Week in review: Apple harvests iPods, Apple TV
Social-networked iTunes accompanies new iPods, while other companies look for a piece of digital distribution pie. Also: Net neutrality
Apple has refreshed its iPod line and unveiled a new version of Apple TV.
During iPhone 4.in San Francisco, CEO Steve Jobs took the wraps off three new iPods: an iPod Shuffle that ditches the previous no-button style in returning to a more classic look; a smaller iPod Nano that now has a touch screen but can no longer play video; and a thinner iPod Touch that has most of the features first introduced on the
Apple announced iTunes 10, available immediately, which comes with a new logo and that lets you see what your friends are listening to and make comments and recommendations.
Jobs also unveiled a
On the same day Apple displays its digital music dominance, an electronics rival says it'll offer streaming music over the Net.
Instead of announcing a vote on new broadband regulations, federal regulators ask for "further inquiry" into whether Net neutrality should apply to wireless networks.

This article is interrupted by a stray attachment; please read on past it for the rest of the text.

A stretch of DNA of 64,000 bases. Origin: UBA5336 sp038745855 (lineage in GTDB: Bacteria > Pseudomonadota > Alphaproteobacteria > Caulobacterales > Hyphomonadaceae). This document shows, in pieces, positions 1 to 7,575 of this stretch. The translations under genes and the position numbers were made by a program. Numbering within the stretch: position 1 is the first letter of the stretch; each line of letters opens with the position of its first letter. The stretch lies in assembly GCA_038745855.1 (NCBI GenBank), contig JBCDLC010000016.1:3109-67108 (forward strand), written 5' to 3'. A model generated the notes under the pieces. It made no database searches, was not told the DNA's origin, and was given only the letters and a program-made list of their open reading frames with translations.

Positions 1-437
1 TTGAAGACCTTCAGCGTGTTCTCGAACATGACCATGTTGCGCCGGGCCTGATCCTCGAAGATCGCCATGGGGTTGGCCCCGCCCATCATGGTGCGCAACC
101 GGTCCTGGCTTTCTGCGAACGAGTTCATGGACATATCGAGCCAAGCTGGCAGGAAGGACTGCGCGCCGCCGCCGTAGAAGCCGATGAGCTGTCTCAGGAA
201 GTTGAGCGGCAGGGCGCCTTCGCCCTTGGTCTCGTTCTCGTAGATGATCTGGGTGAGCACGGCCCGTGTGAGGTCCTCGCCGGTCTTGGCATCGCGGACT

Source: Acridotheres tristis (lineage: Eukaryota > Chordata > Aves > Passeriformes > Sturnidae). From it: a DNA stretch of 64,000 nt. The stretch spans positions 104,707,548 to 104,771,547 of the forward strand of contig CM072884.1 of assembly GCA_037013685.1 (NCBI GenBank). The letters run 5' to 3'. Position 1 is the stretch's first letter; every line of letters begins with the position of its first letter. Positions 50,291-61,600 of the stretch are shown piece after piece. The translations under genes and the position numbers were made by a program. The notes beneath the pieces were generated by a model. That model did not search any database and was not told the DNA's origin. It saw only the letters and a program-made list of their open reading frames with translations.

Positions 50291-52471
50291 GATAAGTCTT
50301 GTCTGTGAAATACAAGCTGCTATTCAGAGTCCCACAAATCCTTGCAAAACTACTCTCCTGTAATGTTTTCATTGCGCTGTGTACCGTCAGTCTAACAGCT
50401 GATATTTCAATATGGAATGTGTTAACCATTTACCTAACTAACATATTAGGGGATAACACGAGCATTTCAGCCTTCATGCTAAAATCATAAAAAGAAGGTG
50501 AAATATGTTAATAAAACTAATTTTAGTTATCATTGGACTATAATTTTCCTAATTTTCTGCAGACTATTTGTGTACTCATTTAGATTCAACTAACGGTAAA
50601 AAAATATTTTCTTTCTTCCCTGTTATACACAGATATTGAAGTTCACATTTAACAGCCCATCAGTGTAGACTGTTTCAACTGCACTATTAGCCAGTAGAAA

More and more sporting events are being broadcast in 3D, but exclusive distribution deals limit who can see what.
World's largest chipmaker is buying Infineon's wireless unit as it seeks to boost its presence in smartphones.
With most of the engineering done, Microsoft releases Windows Phone 7 to its OEM and carrier partners for final customization in preparation for a holiday launch.
Longtime users express frustration with dramatic changes made to the social-news site, attempting to carpet-bomb the front page with links to a rival site.
Indian officials say they will not ban BlackBerry services while they evaluate solutions that would allow them to satisfy security requirements.
Dell walks away from the storage company after a bidding war that started at $18 a share and ended up with Hewlett-Packard's winning offer of $33 a share.
Fuel economy labels for new passenger cars are being upgraded so consumers can compare electric cars and plug-in hybrids with conventional vehicles.
Google.org's home electricity monitoring Web app gets feature for organizing energy efficiency jobs, putting PowerMeter in more direct competition with Microsoft's Hohm.
Also of note